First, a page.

|The Nikomat FTn is Nikon's mid-range SLR built for consumers and hobbyists.|
Some time ago, I bought myself a Film SLR with the intent to venture into film photography. It's intriguing to read that film is a dying art because digital photography is more popular in terms of quick preview, unlimited shots and the latest features.
However, after a while of using my Digital SLR (I started August 2015), I noticed some limitations that made me want to look at other options:
- Being APS-C means that edges of the frame are cropped out. You won't see the beautiful distortions, vignetting and softness on the edges that you would in full frame. Looking at my Nikomat FTn's viewfinder for the first time suddenly opened up a new world for me!
- The viewfinder on my Nikon D5200 is a tad too dark and tiny. This is crucial for me since I always rely on the viewfinder for focusing, and I'm always on manual focus.
- An old Film SLR body costs no more than the cheapest modern lens.
- Developing and printing film may be more expensive in the long run, but forces you to be more thoughtful and calculating before hitting the shutter button. A few shots where many are useable is worth more than a thousand shots where only a few are useable.
- Film is tangible, and I remember the feeling of excitement as a kid when anticipating an envelop of newly developed and printed film.
- The biggest reason probably, is that I think anything vintage is cool and exciting. Thus, my venture into film photography.
Why the Nikkormat FTn?
Looking at many choices for Nikon Film SLRs, the Nikomat/Nikkormat FTn won my heart. It is a fully manual SLR produced between 1967 to 1975, and built like a battle tank. It can take pictures without batteries (it's used for light metering) and it just feels more precious.
In the old days, the Nikon F was a professional SLR and cost quite alot. In order to gain the mid-range market, Nikon came up with the timeless classic Nikomat FTn for consumers and hobbyists.
This Nikomat FTn that I have doesn't seem to age even when it's decades old, unlike the newer plastic body ones that tend to look dirty and have faded markings after many years.
Bundled with this beautiful camera was a Nikkor 43-86mm f/3.5 (Nikon's most popular zoom lens, according to them), a neck strap and leather protective case. Isn't that a sweet deal!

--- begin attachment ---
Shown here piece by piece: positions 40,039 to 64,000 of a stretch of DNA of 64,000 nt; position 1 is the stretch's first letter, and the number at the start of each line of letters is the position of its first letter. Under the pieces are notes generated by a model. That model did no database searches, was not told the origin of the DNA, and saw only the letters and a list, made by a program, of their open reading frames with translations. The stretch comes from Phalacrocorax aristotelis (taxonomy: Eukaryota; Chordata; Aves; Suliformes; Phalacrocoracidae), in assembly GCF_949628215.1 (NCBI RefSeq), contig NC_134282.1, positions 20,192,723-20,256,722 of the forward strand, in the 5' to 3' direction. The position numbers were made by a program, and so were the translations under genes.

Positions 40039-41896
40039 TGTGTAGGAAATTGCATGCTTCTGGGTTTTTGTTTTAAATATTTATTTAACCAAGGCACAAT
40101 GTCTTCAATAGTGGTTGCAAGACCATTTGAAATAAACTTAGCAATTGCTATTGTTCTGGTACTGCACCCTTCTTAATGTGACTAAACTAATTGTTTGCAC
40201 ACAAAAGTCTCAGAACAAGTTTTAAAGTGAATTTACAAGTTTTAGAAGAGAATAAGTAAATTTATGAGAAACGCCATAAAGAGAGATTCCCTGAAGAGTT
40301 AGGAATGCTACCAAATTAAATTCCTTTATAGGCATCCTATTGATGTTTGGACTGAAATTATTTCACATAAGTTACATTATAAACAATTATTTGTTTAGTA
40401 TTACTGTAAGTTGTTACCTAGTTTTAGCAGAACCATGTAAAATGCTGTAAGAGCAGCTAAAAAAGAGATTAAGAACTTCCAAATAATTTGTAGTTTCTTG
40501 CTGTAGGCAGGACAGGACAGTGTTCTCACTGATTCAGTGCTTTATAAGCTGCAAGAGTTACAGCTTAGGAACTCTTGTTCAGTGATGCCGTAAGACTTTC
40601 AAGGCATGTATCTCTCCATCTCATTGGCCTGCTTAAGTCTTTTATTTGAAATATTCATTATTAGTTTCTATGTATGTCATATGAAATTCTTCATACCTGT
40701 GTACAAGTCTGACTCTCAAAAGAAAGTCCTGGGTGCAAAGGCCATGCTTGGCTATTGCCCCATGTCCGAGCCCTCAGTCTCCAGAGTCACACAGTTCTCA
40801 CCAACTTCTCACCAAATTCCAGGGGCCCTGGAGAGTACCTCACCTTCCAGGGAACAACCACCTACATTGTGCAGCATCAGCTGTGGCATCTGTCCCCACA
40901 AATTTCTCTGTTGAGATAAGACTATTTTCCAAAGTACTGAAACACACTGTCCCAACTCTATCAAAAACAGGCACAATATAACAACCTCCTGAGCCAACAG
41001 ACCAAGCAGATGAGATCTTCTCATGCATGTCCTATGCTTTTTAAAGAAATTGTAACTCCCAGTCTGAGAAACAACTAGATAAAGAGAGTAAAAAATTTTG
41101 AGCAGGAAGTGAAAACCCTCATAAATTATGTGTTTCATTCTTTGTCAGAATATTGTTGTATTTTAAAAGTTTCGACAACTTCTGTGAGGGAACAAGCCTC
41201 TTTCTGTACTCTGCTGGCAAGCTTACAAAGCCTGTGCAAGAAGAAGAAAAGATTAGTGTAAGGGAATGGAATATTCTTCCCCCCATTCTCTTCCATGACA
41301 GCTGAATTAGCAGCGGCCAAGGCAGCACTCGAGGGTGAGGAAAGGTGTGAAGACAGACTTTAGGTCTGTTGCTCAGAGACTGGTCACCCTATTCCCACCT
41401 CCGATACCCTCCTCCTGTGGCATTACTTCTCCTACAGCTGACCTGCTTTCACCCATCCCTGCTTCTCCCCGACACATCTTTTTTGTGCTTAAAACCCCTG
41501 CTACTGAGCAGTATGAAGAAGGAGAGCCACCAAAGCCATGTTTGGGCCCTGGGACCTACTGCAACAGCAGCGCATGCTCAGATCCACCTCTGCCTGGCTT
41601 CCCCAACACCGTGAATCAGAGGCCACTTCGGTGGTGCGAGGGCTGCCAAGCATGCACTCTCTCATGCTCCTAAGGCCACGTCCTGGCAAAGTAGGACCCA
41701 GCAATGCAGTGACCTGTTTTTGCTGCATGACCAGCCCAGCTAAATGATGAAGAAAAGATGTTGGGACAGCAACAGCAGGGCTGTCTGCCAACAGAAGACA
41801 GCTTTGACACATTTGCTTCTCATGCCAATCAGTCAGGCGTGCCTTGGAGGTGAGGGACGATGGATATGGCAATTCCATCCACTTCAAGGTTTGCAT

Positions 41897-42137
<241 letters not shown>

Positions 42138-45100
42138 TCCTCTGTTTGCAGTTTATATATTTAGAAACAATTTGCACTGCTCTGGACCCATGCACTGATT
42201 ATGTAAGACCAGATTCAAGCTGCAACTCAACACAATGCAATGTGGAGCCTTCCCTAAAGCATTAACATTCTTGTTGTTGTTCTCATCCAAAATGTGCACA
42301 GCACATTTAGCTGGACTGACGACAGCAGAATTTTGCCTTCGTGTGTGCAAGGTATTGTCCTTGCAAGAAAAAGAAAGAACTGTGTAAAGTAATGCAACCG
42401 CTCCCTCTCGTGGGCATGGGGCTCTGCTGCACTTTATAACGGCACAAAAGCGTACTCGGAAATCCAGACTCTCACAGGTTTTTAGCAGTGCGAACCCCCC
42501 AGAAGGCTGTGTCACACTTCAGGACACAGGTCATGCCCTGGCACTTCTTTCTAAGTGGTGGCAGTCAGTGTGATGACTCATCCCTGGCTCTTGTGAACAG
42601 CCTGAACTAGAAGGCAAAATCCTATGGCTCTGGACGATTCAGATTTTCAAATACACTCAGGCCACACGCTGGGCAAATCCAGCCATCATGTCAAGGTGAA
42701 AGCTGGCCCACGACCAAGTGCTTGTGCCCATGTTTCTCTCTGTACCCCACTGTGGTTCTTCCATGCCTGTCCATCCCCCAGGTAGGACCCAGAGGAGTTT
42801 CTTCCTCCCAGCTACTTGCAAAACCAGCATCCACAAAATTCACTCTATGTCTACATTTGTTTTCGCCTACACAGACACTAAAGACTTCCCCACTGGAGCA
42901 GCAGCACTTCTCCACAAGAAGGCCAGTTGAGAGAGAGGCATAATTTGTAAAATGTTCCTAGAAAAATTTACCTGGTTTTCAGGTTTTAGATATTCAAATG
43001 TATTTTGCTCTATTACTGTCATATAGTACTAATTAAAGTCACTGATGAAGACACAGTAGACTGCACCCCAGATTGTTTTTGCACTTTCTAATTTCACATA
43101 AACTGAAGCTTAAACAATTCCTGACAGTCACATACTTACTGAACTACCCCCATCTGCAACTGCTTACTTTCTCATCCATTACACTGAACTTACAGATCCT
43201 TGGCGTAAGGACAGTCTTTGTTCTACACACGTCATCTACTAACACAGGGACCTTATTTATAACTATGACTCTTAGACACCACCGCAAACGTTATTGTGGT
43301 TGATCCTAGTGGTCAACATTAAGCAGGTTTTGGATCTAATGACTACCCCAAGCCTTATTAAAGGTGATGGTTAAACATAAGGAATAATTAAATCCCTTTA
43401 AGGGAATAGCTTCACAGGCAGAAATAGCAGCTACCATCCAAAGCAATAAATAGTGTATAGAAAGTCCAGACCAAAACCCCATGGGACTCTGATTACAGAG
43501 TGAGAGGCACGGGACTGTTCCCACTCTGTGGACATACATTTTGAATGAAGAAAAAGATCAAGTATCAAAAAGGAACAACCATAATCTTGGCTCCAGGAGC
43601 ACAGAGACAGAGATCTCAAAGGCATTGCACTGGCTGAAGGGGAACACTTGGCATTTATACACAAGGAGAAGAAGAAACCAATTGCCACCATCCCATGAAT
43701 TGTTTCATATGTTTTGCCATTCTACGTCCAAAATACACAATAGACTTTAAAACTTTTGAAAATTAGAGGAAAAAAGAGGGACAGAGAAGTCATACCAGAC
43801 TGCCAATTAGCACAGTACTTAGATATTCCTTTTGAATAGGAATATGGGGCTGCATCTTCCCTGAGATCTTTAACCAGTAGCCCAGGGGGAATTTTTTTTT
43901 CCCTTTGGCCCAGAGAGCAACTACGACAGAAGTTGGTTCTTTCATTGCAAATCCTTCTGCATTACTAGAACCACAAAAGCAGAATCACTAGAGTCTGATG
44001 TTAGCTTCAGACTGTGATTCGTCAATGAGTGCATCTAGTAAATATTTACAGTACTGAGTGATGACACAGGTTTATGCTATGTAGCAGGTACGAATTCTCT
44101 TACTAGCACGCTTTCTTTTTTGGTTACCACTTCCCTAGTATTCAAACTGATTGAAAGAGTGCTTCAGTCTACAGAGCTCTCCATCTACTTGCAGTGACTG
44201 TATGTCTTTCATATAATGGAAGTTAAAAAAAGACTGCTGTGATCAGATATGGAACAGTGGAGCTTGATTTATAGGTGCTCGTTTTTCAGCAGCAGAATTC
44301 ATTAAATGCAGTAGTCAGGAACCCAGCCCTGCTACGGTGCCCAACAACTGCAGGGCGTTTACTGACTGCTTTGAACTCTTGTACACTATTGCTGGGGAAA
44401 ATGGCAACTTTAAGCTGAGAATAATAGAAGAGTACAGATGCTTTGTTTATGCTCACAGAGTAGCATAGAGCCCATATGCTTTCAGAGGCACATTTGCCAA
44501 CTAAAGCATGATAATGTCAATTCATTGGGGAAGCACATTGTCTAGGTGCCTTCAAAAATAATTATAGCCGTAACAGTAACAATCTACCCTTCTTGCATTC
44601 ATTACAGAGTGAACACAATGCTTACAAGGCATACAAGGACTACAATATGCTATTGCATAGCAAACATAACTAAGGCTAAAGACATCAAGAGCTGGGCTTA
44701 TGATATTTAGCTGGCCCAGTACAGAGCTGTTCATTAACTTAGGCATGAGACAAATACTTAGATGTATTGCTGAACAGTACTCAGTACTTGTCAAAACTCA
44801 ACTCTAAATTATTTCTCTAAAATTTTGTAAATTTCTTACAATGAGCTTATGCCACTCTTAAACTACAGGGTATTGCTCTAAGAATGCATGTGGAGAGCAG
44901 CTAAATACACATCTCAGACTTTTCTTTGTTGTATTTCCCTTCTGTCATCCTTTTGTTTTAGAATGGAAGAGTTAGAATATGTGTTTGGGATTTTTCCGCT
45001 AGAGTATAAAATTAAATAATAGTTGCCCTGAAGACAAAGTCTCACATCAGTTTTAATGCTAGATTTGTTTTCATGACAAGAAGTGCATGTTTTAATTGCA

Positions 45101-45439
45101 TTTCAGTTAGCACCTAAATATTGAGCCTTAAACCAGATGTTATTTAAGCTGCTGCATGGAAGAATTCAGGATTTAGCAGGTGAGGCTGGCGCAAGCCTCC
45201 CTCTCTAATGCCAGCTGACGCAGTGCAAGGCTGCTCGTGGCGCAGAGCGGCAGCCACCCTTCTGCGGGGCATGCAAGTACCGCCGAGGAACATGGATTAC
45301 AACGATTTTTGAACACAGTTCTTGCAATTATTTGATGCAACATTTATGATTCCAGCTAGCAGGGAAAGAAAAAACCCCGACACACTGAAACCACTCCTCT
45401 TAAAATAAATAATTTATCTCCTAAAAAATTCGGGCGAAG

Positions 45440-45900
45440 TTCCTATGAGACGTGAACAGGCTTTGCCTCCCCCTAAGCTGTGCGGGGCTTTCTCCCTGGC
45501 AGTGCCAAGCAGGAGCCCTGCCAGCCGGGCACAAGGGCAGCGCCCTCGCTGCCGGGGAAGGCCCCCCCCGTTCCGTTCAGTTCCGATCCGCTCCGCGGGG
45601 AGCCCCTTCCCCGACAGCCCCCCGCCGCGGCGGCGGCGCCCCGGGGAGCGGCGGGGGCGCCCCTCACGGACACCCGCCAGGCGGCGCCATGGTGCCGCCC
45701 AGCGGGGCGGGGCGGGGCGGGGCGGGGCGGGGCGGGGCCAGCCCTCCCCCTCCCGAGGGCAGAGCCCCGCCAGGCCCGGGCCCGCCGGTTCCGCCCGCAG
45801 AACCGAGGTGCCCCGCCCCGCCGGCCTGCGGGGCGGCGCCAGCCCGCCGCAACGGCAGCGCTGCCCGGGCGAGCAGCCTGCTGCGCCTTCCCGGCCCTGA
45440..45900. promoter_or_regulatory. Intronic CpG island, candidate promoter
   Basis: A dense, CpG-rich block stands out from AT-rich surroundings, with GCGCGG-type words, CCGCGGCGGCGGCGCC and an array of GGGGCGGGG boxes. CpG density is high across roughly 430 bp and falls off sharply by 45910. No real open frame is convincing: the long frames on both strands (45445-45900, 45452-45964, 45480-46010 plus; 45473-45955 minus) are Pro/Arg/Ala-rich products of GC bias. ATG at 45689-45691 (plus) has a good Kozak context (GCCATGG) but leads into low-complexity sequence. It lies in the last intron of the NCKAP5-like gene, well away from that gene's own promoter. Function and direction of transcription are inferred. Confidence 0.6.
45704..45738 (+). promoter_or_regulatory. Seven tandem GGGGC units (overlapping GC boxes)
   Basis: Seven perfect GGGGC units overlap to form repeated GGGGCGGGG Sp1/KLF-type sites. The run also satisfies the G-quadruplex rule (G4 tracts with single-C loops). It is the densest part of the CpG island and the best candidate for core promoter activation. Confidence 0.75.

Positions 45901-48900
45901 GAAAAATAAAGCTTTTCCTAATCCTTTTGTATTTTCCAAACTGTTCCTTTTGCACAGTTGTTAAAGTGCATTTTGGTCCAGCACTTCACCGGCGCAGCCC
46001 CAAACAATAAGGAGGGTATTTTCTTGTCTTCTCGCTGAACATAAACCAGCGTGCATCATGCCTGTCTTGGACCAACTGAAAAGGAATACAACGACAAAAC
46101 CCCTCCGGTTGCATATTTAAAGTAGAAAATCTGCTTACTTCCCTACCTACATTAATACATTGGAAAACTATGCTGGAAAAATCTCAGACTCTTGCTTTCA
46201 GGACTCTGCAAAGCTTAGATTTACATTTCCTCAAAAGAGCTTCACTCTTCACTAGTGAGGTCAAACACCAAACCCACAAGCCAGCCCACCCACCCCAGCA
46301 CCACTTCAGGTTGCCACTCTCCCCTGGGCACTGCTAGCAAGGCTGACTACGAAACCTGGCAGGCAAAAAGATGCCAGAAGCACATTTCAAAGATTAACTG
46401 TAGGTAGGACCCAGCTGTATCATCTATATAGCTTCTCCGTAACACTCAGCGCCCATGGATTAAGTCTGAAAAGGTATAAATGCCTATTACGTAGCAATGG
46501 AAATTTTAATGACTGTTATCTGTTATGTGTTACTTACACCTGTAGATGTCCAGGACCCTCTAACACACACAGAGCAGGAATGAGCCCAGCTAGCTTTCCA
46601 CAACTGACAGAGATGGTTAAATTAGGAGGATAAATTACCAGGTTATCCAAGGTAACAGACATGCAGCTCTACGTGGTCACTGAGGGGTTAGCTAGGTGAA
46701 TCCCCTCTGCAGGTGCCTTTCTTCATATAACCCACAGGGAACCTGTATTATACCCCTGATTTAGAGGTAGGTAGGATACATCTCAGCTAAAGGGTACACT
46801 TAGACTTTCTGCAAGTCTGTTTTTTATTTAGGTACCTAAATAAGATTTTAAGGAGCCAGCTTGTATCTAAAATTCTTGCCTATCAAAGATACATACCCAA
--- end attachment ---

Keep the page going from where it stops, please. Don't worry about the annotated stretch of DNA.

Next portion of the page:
My first ever roll of film used with this Nikomat FTn, is an Ilford HP5+ ISO 400. I already felt excited and nervous as I put on the film and took my first shots... Did I put the film right? Will my exposure be correct? Keeping my fingers crossed...
This item is up for sale and discounted (another unit, not this one)
Before we close this articles, here's a quick run through of the features:
1) It's made of metal and weighs a ton. The type of metal that will make the flooring crack when you drop it. It actually had a dent on the side, but I didn't mind.
2) Defects? Lots of dust when I got it, but cleaning was easy. There's a dent on the metal beside the back cover hinge. Sticky shutter at 1" and 1/2" (I rarely use those speeds anyway) while the other shutter speeds work fine.
3) It's 100% manual so you wind the film forward by cranking the lever beside the shutter button.
4) It doesn't have a built-in flash, and if I want to mount an external flash on it, would need to find a detachable accessory shoe that is screwed onto the viewfinder window... but parts are hard to find!
5) The shutter speed can be adjusted by rotating the dial on the mount. Speeds vary from Bulb, 1" to 1/1000". I often find myself using 1/4" to 1/30"
6) The timer can be set by pulling the lever left of the lens mount, then clicking on the shutter button.
7) The Depth of Field Preview Button located beside the shutter button is the equivalent of Nikon cameras' Live View feature of today. It lets you see the actual image when set to a certain aperture.
8) To open the back cover, simply pull the metal lever on the left side of the body.
9) The viewfinder uses a pentaprism. It's large and bright so it's easy to manual focus.
10) There's an M and X Port for flash sync, but I would hardly need to use one.
11) There's an aperture feeler/pin that you need to match when mounting the lens. This is for light metering.